Upon appeal, petitioner contends that the Board abused its discretion in failing to grant his request to reopen the record based on after-discovered medical evidence. He also asserts that the testimony of Dr. Seltzer could not support the referee's decision because it was purportedly based on erroneous assumptions as to petitioner's work responsibilities and, hence, his capabilities.

Turning to petitioner's initial contention, we note that our Supreme Court has recently reaffirmed the broad discretion to be afforded the Board's decision regarding

[ 120 Pa. Commw. Page 151]

    the grant or denial of a rehearing. Cudo v. Hallstead Foundry, Inc., 517 Pa. 553, 539 A.2d 792 (1988). Emphasizing that the rules of procedure are relaxed in workmen's compensation cases, the Supreme Court held inapplicable to such proceedings the standards employed by courts in determining whether to grant a new trial on the basis of after-discovered evidence.*fn3 Rather, the Board has broad powers to grant a rehearing "'when justice requires.'" Id. at 557, 539 A.2d at 794. Of course, this Court may not disturb such a decision absent a clear abuse of discretion. Monaci v. Workmen's Compensation Appeal Board (Ward Trucking), 116 Pa. Commonwealth Ct. 172, 541 A.2d 60 (1988).

In the instant case, petitioner desired a rehearing so that he could present the testimony of Dr. Mantica, a physician he had first consulted in the early summer of 1986, some five months after the hearing before the referee. According to petitioner, Dr. Mantica would testify that the source of petitioner's chronic pain was a contusion of the sciatic nerve, stemming from his work-related injury, and that his pain renders him unable to continue working. He suggests that the Board's denial of a rehearing precludes his presentation of a full and complete medical history.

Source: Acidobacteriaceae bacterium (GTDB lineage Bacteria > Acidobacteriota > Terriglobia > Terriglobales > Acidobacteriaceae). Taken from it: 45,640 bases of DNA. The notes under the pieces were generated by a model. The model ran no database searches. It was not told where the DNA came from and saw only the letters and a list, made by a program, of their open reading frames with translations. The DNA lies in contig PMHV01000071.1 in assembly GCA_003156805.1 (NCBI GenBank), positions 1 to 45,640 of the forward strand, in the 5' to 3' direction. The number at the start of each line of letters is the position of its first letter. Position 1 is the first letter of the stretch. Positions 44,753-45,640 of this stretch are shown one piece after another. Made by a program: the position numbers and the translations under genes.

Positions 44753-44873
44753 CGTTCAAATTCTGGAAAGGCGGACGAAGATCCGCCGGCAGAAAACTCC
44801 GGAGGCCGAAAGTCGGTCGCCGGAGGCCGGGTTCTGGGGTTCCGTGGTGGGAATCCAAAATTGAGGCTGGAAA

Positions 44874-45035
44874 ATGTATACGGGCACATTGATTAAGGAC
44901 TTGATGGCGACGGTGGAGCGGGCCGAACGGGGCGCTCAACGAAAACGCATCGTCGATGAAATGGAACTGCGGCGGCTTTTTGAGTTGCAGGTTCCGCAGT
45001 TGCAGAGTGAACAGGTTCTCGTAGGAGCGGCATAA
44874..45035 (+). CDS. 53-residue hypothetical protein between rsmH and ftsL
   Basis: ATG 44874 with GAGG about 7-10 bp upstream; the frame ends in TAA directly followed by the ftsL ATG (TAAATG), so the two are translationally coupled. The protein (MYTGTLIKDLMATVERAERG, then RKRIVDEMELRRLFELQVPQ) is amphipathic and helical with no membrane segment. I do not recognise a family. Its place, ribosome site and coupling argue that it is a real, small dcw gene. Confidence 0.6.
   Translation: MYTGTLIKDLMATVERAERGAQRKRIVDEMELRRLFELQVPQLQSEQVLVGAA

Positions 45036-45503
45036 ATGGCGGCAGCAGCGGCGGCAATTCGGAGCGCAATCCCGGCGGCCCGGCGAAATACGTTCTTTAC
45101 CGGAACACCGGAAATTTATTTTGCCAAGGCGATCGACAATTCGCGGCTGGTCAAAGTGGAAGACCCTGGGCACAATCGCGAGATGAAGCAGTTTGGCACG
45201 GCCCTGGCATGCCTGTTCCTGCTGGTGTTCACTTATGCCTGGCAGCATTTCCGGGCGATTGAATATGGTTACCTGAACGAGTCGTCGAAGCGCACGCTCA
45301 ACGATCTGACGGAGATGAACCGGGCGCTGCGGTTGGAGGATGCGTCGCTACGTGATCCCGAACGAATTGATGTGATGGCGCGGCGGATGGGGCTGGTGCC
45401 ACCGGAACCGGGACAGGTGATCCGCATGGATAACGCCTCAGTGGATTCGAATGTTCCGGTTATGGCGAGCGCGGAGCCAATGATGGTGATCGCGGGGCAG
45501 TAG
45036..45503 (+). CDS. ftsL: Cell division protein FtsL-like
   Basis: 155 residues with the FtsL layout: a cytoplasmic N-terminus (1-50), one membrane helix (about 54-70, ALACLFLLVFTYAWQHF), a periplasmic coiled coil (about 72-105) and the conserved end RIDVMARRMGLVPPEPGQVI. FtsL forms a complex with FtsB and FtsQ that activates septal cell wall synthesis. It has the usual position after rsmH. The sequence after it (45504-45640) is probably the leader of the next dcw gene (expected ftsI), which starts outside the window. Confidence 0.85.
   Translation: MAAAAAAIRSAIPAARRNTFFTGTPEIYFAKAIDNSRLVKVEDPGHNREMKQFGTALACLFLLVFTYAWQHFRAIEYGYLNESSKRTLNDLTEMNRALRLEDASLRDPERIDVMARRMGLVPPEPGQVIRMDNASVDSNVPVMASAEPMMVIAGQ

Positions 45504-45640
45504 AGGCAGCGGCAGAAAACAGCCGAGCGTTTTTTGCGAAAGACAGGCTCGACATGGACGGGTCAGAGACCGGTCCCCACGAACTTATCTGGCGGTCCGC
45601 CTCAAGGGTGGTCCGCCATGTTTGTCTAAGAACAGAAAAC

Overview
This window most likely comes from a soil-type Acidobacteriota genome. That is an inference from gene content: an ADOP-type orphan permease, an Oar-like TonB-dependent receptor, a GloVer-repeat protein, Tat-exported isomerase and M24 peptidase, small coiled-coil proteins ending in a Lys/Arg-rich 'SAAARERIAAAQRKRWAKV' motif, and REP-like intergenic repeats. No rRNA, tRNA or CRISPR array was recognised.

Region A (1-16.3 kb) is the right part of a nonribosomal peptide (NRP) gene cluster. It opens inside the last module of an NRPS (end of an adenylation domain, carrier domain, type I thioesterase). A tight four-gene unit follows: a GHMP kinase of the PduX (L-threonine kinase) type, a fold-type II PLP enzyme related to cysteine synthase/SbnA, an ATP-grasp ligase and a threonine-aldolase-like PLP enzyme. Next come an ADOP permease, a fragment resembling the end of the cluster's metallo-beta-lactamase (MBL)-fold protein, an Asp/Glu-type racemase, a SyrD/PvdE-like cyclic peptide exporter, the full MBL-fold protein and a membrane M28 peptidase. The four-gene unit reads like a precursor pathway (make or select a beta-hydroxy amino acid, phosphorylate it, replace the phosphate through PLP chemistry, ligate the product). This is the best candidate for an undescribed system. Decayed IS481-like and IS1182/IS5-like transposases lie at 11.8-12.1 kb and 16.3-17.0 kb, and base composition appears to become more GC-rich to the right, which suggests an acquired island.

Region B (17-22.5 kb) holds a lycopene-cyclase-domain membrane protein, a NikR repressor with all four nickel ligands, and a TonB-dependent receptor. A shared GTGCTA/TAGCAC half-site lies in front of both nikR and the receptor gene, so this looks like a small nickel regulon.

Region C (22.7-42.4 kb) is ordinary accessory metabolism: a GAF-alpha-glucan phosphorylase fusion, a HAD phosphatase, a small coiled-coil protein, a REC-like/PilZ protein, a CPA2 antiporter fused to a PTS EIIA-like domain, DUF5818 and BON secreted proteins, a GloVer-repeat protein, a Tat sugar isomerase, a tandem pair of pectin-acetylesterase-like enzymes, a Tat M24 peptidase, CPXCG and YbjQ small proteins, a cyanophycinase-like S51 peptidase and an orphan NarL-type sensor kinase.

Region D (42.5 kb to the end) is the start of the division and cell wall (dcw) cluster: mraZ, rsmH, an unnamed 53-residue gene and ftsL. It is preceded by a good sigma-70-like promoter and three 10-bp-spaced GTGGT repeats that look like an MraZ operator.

In Cudo, our Supreme Court held that justice required a rehearing where the Board had determined that the medical testimony presented at the first hearing was equivocal and further hearings would permit the development of a complete record upon which to assess the merits of the underlying claim. In Monaci, we applied

[ 120 Pa. Commw. Page 152]

Dr. Seltzer misperceived the nature of his duties. Dr. Seltzer testified that he evaluated petitioner's physical capabilities by reference to petitioner's own statements of his responsibilities, as noted in his medical records. He also reviewed petitioner's testimony before the referee as to his responsibilities in all jobs required of him and opined that petitioner was capable of performing those jobs.

It is indeed true that both claimant and his physician, Dr. McCollum, testified as to his inability to perform his pre-injury job. Nevertheless, the resolution of conflicting testimony and the evaluation of the credibility of witnesses are matters within the province of the referee. McCarter v. Workmen's Compensation Appeal Board (Boeing Vertol Co.), 94 Pa. Commonwealth Ct. 261, 503 A.2d 990 (1986). The referee here chose to resolve these matters in favor of the employer and we cannot disturb that judgment.

Accordingly, the order of the Board is affirmed.


And Now, this 29th day of September, 1988, the order of the Board in the above-captioned matter is affirmed.